AUSTIN -- Austin public safety agencies have joined other city offices in preparing for possible budget cuts next year, kindling a debate about how to best balance the need to trim costs while protecting residents.
How deep any cuts could go - and whether they would affect public safety - probably won't be known for weeks, as officials work to develop a list of programs, services or jobs that could be eliminated.
But the possibility of such measures has caused intense conversations to erupt among everyone from a potential mayoral candidate to union representatives about whether cuts would jeopardize the welfare of Austin residents.
"Part of our responsibility, as a public safety department, is to let everybody know what the consequences of meeting the goals are," acting Fire Chief Jim Evans said. "We haven't gotten far enough downstream in the process for me to be able to say it is very dire or it's not at this point."
City officials have asked the Police Department to find ways it could cut $4.7 million from its $233 million budget, and the Austin Fire Department has been asked to consider how it would slash about $2.5 million from its $121 million budget.
EMS officials must consider how they would cut about $900,000 from their $44 million budget.
The amounts represent about 2 percent of the agencies' overall budgets. Other city departments have been asked to consider similar cuts in their operations.
City Manager Marc Ott said Monday that the final decision about what could be cut will be left to City Council members.
Union representatives from the Police Department and Austin-Travis County Emergency Medical Services predict that response times would increase and that crime rates would surge as the result of further cuts. They said they already are operating with lean staffs and tight budgets.
"When you are facing an economic crisis, there shouldn't be any sacred cow," City Council Member Mike Martinez said. "That doesn't mean that you shouldn't prioritize."
Former magazine publisher Mike Levy, who has said he is considering a mayoral run and who is a member of the city's public safety task force, which provides operational suggestions to city officials, said he would oppose any cuts to police, fire or EMS.
"That has a cost to the community," said Levy, retired Texas Monthly founder and publisher.
City officials have said they plan to identify $15 million in possible additional cuts citywide by year's end from the $620.7 million general fund, but that before choosing what to trim, they want to see further sales tax data from the state. The data will show sales tax collected in October, the first month of the city's fiscal year, and will be an indicator of what is ahead for Austin's economy, officials have said.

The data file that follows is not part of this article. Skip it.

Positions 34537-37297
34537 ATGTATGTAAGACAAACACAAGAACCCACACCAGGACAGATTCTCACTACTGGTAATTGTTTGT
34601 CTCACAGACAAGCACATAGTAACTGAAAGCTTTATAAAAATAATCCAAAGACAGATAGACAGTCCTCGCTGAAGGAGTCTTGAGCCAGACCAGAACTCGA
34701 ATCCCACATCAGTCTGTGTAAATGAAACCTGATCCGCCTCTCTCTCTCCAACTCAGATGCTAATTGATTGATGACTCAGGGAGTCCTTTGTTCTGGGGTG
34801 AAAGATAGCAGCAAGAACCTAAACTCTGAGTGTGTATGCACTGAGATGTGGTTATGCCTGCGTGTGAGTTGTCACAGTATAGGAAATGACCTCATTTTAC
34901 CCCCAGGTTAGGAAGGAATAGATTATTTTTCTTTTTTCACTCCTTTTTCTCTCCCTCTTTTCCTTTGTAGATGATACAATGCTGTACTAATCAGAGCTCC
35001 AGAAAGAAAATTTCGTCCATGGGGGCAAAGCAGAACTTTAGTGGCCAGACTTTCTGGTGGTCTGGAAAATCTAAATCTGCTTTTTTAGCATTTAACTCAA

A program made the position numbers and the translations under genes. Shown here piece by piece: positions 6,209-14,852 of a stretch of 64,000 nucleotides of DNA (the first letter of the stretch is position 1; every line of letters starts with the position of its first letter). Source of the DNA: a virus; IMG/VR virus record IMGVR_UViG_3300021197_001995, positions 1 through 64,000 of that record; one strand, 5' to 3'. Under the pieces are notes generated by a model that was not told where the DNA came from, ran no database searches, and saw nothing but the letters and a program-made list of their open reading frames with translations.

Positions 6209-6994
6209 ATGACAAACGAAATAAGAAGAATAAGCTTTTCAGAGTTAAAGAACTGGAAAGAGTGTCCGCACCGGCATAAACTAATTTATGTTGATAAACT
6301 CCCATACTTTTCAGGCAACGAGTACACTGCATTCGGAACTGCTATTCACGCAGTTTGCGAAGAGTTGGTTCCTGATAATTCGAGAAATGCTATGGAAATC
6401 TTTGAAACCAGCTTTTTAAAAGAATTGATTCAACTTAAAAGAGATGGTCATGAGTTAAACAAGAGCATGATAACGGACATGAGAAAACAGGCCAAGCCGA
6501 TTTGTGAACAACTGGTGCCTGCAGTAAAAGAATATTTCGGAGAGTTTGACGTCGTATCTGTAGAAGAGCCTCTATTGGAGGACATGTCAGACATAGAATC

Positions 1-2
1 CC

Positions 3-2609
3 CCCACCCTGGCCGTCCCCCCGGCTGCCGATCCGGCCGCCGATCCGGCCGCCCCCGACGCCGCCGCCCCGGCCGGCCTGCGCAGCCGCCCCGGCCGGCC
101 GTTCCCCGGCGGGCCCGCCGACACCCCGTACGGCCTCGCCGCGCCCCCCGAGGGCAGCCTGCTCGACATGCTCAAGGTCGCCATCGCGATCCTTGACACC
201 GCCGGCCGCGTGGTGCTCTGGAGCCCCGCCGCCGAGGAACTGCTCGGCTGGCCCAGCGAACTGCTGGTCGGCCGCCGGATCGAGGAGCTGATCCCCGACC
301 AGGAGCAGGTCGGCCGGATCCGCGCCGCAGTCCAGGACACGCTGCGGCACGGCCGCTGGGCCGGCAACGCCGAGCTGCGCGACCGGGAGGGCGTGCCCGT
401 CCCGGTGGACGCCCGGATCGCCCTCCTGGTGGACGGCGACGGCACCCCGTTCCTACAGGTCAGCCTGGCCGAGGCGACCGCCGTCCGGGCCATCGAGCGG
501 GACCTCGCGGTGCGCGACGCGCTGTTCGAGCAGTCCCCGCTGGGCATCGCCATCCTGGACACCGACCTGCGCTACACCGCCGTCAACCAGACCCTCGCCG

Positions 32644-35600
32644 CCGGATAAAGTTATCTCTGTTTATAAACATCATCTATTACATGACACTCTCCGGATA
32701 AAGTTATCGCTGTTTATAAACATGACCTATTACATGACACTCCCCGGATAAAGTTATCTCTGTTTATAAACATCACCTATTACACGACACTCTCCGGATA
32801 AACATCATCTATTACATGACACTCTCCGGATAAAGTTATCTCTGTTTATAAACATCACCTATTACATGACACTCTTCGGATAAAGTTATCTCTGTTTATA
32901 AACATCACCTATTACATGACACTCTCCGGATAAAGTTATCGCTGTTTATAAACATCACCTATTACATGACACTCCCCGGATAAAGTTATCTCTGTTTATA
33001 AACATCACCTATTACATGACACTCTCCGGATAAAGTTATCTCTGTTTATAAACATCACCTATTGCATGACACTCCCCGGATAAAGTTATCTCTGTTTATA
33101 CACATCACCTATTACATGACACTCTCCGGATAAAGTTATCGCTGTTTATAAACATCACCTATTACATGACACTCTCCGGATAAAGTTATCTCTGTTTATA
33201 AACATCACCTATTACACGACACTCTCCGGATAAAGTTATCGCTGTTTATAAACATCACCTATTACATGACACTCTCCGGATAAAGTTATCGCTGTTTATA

Austin already cut $8 million from its budget this year by not filling some vacant jobs and slashed another $25 million in the 2009 budget by freezing jobs and reducing employee travel and training.
Other U.S. cities have faced similar concerns about whether to cut costs in public safety agencies, particularly among police departments, as the nation's economic downturn deepens. In Los Angeles, police officials have preserved their budget and added officers to the force after arguing that crime is expected to increase and that more officers are needed, according to published reports.
A survey in June by the Police Executive Research Forum, a Washington-based organization that provides training to police leaders, said 45 percent of 200 police agencies surveyed said recent changes in the national economy had an impact on their ability to reduce crime; 43 percent said that the faltering economy had affected their ability to deliver services.
Austin police Sgt. Wayne Vincent, president-elect of the Austin Police Association, said he thinks department officials should consider telling Ott that they have no other place to cut.
"There isn't any fat left as far as I can tell," Vincent said. "If there are further cuts, it would probably start to affect public safety out on the street."
Steve Stewart, president-elect of the Austin-Travis County EMS Employees Association, said the agency has about a dozen vacancies among about 380 paramedics. He said any cuts could be harmful."We are a pretty lean department," he said.